Republican U.S. House members are attempting to rescind hundreds of millions of dollars in federal funding the Labor Department set aside to help states modernize their unemployment systems and reduce fraudulent benefit claims.
The House Ways and Means Committee on Tuesday approved a bill that would take back unspent federal funds earmarked for states to upgrade their unemployment insurance systems — systems that were put under significant strain during the pandemic, leading to a spike in fraudulent benefits claims.
The U.S. Government Accountability Office estimated in January that at least $60 billion in fraudulent unemployment insurance claims were made during were made between April 2020 and September 2022. The Labor Department’s own inspector general has estimated fraud losses during the pandemic topped $87 billion. Other estimates are even higher.
“It’s time for Congress to go after fraudsters and recover the dollars that have been lost,” Ways and Means Chair Jason Smith, R-Mo., said during a hearing Tuesday.
Smith, who sponsored the bill, said his proposal would recover stolen taxpayer money, help states prevent future fraud and prosecute fraudsters. Democrats on the committee opposed his proposal.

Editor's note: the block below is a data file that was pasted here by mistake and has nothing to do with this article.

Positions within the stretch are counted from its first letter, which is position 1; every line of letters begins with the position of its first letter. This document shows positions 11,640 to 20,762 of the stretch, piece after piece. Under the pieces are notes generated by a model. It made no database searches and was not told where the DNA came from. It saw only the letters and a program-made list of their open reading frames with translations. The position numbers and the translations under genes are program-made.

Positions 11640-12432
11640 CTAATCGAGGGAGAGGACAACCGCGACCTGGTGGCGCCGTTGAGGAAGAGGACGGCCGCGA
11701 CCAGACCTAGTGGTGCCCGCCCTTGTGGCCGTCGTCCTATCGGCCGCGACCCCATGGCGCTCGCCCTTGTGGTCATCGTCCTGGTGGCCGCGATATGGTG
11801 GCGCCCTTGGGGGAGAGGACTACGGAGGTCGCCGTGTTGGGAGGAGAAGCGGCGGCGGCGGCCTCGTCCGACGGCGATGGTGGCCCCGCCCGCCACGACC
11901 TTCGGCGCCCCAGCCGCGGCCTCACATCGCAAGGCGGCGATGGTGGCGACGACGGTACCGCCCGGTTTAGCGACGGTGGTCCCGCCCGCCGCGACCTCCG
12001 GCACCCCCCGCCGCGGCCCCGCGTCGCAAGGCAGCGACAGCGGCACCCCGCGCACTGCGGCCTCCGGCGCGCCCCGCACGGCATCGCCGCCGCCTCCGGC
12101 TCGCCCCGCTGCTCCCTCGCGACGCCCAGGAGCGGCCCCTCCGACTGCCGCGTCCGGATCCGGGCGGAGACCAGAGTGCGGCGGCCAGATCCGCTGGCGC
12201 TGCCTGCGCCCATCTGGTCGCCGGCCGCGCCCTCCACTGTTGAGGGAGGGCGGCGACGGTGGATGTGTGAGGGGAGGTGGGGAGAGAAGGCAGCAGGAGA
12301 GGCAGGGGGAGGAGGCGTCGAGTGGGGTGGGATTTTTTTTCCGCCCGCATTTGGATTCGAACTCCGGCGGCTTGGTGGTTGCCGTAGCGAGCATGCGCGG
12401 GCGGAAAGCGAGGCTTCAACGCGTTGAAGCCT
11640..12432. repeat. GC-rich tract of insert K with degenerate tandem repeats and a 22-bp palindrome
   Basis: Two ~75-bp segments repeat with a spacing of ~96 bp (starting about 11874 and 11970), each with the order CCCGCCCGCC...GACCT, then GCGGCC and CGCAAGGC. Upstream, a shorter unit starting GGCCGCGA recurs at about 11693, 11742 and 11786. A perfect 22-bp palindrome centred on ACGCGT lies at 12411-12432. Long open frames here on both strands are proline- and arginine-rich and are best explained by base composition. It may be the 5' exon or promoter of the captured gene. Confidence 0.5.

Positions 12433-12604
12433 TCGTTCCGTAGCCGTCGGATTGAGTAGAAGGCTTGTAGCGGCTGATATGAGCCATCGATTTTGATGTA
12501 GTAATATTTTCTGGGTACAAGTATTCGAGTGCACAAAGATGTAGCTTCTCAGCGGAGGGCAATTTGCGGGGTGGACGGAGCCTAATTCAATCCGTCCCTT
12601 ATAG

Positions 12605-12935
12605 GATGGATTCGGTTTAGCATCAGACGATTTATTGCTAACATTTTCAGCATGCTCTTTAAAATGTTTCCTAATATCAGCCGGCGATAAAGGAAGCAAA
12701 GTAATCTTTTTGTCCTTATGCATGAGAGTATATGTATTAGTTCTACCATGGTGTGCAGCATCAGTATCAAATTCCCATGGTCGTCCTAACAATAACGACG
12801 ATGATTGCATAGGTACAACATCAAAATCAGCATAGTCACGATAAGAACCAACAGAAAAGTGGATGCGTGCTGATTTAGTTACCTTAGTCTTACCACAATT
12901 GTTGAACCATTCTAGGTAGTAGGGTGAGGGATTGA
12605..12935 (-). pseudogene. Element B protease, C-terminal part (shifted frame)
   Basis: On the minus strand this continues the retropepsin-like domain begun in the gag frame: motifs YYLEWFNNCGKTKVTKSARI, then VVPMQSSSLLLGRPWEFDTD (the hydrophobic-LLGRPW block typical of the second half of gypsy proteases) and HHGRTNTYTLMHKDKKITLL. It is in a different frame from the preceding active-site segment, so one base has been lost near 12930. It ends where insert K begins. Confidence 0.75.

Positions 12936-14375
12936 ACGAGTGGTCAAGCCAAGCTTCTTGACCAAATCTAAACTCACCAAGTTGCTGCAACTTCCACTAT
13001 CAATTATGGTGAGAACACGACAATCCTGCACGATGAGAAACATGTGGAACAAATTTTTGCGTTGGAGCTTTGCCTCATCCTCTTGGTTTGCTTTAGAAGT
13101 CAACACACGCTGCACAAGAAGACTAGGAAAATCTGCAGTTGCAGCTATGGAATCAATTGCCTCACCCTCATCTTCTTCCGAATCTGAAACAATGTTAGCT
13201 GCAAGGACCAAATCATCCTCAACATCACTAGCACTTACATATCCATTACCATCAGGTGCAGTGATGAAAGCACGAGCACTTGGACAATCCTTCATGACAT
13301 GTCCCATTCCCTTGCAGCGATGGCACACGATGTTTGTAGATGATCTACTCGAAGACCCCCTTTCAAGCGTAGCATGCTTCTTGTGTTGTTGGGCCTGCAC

“The legislation under consideration today does the opposite of what it purports to do,” Rep. Richard Neal, D-Mass, said during the hearing. “Rather than fighting fraud, this legislation would cut off ongoing federal efforts to prosecute criminals while also hurting workers and their families.”
If passed, Smith’s bill would take back unspent pandemic relief funding from the $2 billion Congress has tabbed to improve unemployment systems and reduce fraud since the onset of the COVID-19 pandemic. The Labor Department said last year it would distribute $240 million of these funds to states to support unemployment modernization projects. Smith’s bill would nix a total of $400 million in money that hasn’t been committed yet.
In exchange for rescinding these funds, which Smith said had “proven to be wasteful and ineffective at combating fraud,” the bill proposes states could keep 25% percent of the fraudulent funds they recover and use that money to pay for their upgrades instead.
While Smith said his proposal gives states an incentive to recover funding, Neal said it could leave states more vulnerable to fraudulent claims in the future.
“Instead of reinforcing these vital systems to prevent future errors, the majority has laid their focus on surprise-billing American workers while cutting funding to agencies actively holding those who committed identity theft and fraud accountable,” Neal said.